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Mentoring in Liberia Leads to Respect for Female NCOs

By Rick Scavetta
Installation Management Command

Oct 23, 2014

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Armed Forces of Liberia 1st Sgt. Debbie Cooper proved to her male soldiers that she can lead. Now, she oversees a headquarters company at Edward Binyah Kesselly barracks near Monrovia, Liberia. (IMCOM photo by Rick Scavetta)

MONROVIA, Liberia — When Sgt. 1st Class Shawnte Reynolds first walked down the dusty lanes at Edward Binyah Kesselly barracks, Liberian soldiers offered only stares and double-takes.

Amid a four-month tour mentoring the Armed Forces of Liberia, Reynolds, 39, of Flint, Mich., has returned to soldiering basics, with hopes of having male AFL troops understand her role as senior noncommissioned officer — and more importantly, have them respect women serving among their own ranks.

An administration NCO from U.S. Africa Command, Reynolds is the first female Soldier to take part in the Liberia Security Sector Reform program, a U.S. State Department-led effort to help build leadership capacity within Liberia’s military — a force recently reestablished after years of civil war.

“My being here shows the men in the AFL that females are senior NCOs and how I understand leadership,” Reynolds said. “They now see that I have a wealth of knowledge to share.”

Sometimes Reynolds shares advice for routine challenges any army might face; accountability, pay issues, family problems and the need for equipment and food.

“This is just the beginning,” Reynolds said, during an interview in late-April. “But every small step means something.”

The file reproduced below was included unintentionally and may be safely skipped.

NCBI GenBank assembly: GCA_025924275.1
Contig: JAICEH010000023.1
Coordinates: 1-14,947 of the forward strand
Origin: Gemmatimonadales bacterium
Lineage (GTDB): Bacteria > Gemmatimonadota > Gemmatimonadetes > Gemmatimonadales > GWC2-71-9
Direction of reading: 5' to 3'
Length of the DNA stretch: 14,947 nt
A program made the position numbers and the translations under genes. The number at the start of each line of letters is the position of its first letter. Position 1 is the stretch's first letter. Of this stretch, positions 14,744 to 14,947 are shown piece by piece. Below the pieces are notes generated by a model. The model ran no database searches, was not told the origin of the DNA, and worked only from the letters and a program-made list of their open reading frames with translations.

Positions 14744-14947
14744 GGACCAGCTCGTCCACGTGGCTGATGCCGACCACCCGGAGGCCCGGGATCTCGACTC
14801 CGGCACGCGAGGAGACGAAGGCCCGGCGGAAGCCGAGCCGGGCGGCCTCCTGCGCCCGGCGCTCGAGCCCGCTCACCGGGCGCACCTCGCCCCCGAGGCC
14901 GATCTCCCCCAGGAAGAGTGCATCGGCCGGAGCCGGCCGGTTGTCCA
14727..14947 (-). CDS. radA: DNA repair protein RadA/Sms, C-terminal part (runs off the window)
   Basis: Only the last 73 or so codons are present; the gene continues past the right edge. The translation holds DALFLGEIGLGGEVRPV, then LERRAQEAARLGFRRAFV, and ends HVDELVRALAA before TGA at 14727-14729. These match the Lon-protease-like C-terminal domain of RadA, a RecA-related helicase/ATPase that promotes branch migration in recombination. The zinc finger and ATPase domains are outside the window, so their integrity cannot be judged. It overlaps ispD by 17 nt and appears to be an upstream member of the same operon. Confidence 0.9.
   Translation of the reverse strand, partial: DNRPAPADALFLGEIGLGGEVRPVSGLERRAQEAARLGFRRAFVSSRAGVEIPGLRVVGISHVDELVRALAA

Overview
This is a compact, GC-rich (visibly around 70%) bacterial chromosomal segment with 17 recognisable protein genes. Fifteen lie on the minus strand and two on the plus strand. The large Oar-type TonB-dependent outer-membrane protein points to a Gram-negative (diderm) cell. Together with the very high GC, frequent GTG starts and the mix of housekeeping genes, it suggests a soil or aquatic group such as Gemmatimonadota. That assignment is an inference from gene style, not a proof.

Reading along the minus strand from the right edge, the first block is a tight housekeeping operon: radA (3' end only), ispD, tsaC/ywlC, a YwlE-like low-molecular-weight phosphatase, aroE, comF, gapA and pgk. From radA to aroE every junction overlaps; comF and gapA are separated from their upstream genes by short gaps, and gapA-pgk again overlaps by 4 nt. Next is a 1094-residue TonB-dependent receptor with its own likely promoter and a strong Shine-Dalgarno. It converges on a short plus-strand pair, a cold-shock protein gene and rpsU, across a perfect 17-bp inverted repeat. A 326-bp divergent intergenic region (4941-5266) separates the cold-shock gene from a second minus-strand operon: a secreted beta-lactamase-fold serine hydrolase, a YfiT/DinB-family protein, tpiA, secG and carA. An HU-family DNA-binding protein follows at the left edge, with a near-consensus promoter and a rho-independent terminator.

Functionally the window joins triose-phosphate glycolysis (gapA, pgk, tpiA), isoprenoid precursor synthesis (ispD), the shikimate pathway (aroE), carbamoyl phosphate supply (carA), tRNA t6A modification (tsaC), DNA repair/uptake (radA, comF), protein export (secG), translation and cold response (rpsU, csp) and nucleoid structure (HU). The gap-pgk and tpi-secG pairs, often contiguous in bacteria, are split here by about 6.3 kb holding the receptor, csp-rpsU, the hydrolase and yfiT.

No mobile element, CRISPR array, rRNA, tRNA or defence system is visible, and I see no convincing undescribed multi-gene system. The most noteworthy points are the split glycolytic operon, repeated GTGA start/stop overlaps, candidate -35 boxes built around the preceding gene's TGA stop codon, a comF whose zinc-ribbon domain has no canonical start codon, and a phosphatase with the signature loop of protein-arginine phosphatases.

Sgt. 1st Class Shawnte Reynolds helps soldiers from the Armed Forces of Liberia to understand women holding leadership roles in the military during a break in training recently at Edward Binyah Kesselly barrack near Monrovia, Liberia. (IMCOM photo by Rick Scavetta)

Still, male soldiers among Liberia’s ranks are slowly adjusting to women in leadership roles. Only a handful of Liberian women serve in the AFL. Most of the women work in administration, while others are mechanics or musicians. So far, only two Liberian women serve as NCOs.

Part of the problem, Reynolds found, was that new female soldiers lacked discipline and pride. Reynolds worked with female AFL soldiers to make sure the women kept their appearance and uniforms neat. She stressed the importance for them to adhere to military schedules and complete their assigned tasks.

“The females now understand that they have to pull their own weight,” Reynolds said. “By keeping their end of the bargain, they gain the respect they deserve.”

Another part of the problem was cultural, Reynolds said. The men in the Army are not accustomed to women being in charge. To help, Reynolds spends time with them, sharing ideas from her nearly two decades of experience in the U.S. military.

“Now, it doesn’t matter that I’m female. They know I bring experience to the table and how I can help,” Reynolds said. “Now, I walk down the road and they see me as an NCO.”

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